- The Air Force has shipped three of its latest directed energy weapons overseas.
- The weapons, HELWS, PHASER, and THOR will protect air bases from drone attack.
- The weapons are the result of three years of testing in the U.S. and will serve overseas for at least one year.
The U.S. Air Force has sent three different directed energy weapon systems to protect air bases abroad. The HELWS, PHASER, and THOR weapons will guard U.S. air bases from the threat of drone strikes, shooting down any unauthorized drone that comes within microwave or laser range. The new weapons are a response to the new threat of weaponized drones and drone swarms attacking airfields.
The three weapons are the High Energy Laser (HELWS), PHASER high power microwave (PHASER), and the Tactical High Power Operational Responder (THOR).
HELWS, developed by defense contractor Raytheon, is a laser weapon system mounted on a Polaris MRZR all-terrain vehicle. The laser is coupled with an advanced electro-optical/infrared sensor designed to detect, identify, and track drones.
Once the command is given, HELWS fires a laser at the target, destroying it. Raytheon touts the system as being able to operate from a standard 220 volt outlet, firing dozens of shots before recharging. The Multi-Spectral Targeting System is the same surveillance and tracking system installed on MQ-1 Predator and MQ-9 Reaper drones.
The next weapon is PHASER, a microwave energy weapon. Also developed by Raytheon, PHASER is a microwave radar transmitter mounted on top of a shipping container. As Popular Mechanics described the weapon last year: “PHASER is high-powered microwaves cannon that emits radio frequencies in a conical beam. It doesn’t cook a drone with heat. Instead, the weapon disrupts or destroys their circuits with a burst of overwhelming energy.”
PHASER needs just one microsecond to overwhelm a drone’s electronics, sending it plunging to the ground. The conical nature of the beam means that a single pulse can catch several drones in midair at once, making PHASER particularly useful against drone swarms.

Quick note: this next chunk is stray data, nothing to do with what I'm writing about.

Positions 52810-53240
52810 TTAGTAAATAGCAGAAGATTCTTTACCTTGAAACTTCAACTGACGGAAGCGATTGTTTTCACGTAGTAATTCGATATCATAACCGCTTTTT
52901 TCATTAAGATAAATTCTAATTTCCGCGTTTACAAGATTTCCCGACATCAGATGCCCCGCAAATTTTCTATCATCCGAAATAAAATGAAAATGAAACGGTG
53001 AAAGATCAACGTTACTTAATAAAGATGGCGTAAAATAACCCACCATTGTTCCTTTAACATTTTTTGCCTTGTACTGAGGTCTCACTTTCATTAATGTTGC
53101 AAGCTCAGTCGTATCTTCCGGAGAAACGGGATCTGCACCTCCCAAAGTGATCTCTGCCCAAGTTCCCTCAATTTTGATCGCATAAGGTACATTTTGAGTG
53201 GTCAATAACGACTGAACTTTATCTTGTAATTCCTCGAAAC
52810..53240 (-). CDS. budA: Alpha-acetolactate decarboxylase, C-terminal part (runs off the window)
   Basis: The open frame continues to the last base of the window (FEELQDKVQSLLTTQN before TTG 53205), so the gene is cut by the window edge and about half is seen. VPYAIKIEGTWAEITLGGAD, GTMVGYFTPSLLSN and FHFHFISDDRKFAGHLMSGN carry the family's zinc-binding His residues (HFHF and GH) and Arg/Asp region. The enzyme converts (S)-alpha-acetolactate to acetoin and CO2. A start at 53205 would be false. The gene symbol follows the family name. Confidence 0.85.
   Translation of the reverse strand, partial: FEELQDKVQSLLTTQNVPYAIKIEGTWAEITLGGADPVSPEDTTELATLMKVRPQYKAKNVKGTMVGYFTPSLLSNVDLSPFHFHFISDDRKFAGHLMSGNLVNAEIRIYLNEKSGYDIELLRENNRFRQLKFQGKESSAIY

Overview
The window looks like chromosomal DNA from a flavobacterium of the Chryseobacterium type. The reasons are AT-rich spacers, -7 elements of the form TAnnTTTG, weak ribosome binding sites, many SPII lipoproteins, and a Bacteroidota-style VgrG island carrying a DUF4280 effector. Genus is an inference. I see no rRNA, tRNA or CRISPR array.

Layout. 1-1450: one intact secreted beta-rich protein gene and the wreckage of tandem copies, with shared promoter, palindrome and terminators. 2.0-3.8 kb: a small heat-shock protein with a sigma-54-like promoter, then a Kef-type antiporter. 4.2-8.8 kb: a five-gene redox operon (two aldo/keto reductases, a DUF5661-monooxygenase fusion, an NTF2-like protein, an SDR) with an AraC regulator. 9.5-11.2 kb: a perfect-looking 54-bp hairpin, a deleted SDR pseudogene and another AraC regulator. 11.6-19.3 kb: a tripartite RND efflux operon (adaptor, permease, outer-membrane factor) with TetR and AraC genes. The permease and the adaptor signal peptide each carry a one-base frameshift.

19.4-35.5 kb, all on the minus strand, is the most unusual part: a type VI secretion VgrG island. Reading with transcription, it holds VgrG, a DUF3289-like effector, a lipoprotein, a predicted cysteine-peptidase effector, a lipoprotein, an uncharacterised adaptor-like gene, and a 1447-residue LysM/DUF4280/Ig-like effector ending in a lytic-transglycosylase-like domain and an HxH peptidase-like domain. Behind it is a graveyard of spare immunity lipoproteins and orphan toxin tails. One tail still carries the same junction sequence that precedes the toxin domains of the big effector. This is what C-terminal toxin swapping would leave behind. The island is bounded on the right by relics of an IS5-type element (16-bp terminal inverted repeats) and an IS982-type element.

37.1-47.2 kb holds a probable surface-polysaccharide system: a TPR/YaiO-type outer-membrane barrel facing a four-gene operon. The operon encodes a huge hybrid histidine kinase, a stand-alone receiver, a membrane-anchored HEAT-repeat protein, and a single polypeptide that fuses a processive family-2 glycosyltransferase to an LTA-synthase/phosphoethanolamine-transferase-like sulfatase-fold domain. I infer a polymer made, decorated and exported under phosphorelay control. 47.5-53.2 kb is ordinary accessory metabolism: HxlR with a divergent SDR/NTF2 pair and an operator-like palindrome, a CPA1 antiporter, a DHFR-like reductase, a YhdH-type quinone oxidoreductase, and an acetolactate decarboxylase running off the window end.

The third weapon is the Tactical High Power Operational Responder, or THOR. THOR was developed by the Air Force Research Lab as a “counter-swarm electromagnetic weapon”. THOR also ships in a shipping container, takes three hours to set up, and according to AFRL requires very little operator training. THOR also uses high powered microwaves and cost just $19 million to develop.
Attacks by weaponized drones, especially those traveling in swarms are a serious concern to air forces around the world. The prospect of an inexpensive $300 drone wrecking a $80 million fighter jet is a real one: in January 2018 Syrian rebels launched a swarm of cheap drones against Russia’s main airbase in Syria. All of the drones were shot down or electronically captured and landed.
Had the swarm remained undetected, the damage could have been catastrophic. The U.S. Air Force has not suffered a drone attack yet, but an attack is inevitable and the service wants to be ready when the time comes.
The three weapon systems will serve abroad after one year, returning to the U.S. in 2021.
Source: Edwards Air Force Base.
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